Crystallography Journals Online : IUCR Backfile Archive 1948-2001
Chemistry and Pharmacology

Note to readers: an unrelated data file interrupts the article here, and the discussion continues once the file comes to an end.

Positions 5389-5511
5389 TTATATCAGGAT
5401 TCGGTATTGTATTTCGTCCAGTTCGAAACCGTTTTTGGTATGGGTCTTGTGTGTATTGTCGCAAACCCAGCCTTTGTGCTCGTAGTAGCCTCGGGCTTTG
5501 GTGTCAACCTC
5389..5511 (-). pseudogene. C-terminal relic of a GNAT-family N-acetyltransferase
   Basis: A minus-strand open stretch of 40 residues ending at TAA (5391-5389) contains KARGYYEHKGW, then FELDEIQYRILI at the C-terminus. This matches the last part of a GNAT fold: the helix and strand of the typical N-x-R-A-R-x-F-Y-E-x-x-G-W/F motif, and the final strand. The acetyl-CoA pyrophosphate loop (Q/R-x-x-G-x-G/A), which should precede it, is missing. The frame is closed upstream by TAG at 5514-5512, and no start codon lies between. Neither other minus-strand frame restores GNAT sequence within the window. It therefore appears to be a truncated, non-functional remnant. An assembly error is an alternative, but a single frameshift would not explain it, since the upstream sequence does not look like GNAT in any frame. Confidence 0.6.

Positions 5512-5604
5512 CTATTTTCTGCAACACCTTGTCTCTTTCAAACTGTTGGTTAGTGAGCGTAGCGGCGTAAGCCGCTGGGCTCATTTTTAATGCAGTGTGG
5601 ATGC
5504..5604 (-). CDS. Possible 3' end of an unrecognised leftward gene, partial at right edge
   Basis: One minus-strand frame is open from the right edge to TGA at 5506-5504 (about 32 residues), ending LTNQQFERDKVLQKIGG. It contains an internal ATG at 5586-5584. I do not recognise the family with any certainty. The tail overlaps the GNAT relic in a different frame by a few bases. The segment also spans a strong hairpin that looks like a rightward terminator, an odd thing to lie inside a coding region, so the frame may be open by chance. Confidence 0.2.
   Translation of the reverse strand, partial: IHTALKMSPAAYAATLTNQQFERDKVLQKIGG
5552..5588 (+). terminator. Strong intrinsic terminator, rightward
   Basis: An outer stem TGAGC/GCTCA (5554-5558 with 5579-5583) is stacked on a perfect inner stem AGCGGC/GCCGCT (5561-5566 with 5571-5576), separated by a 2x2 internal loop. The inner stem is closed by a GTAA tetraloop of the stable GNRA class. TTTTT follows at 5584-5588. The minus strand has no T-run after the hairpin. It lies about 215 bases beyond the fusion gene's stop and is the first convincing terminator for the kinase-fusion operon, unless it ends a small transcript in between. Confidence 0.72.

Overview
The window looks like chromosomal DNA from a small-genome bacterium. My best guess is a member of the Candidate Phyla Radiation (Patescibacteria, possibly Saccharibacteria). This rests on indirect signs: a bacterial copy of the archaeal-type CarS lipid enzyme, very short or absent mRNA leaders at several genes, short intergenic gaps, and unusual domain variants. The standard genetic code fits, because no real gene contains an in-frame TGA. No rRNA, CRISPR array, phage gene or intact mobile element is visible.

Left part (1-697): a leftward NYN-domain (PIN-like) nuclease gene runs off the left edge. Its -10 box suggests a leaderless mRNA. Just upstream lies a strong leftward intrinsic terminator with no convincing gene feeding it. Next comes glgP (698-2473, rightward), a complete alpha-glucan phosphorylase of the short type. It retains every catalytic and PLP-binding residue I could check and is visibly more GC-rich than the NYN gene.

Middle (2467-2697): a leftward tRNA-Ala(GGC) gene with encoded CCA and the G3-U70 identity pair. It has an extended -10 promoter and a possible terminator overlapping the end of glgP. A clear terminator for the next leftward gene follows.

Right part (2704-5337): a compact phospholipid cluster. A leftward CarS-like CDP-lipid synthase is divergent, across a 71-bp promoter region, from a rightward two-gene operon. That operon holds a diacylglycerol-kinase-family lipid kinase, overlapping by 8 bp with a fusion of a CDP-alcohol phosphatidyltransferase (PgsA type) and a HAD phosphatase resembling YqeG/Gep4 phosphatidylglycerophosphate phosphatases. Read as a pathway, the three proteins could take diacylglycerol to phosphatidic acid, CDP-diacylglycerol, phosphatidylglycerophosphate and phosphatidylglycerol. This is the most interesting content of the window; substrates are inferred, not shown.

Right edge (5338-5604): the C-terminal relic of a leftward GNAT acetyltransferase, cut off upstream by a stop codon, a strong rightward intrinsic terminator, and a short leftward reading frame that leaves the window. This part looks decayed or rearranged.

Any distribution is completely defined by its moments. It is shown that a process of phase refinement can be carried out, based on Fourier transforms, which modifies the moments of electron density, separately in the protein and solvent regions, towards target values. Tests have been carried out on two moderate-sized proteins with 800–900 atoms in the asymmetric unit, one containing heavy atoms and the other not. It has been found that refinement using the third moment about zero in the protein region is most effective and that refinement with higher moments, or in the solvent region, adds nothing useful. Two kinds of weights are necessary in the method. One is for giving a weighted mixture of new phase indications with original phase estimates from, say, multiple isomorphous replacement. The other weights are applied to the Fourier coefficients of density maps to give the best possible signal:noise ratio. These weights have been explored empirically and the best ones found are described. It is concluded that since the moments method, which changes phases in reciprocal space, is independent of other histogram-matching procedures, which change density in real space, it has something to offer in a refinement package containing several procedures.
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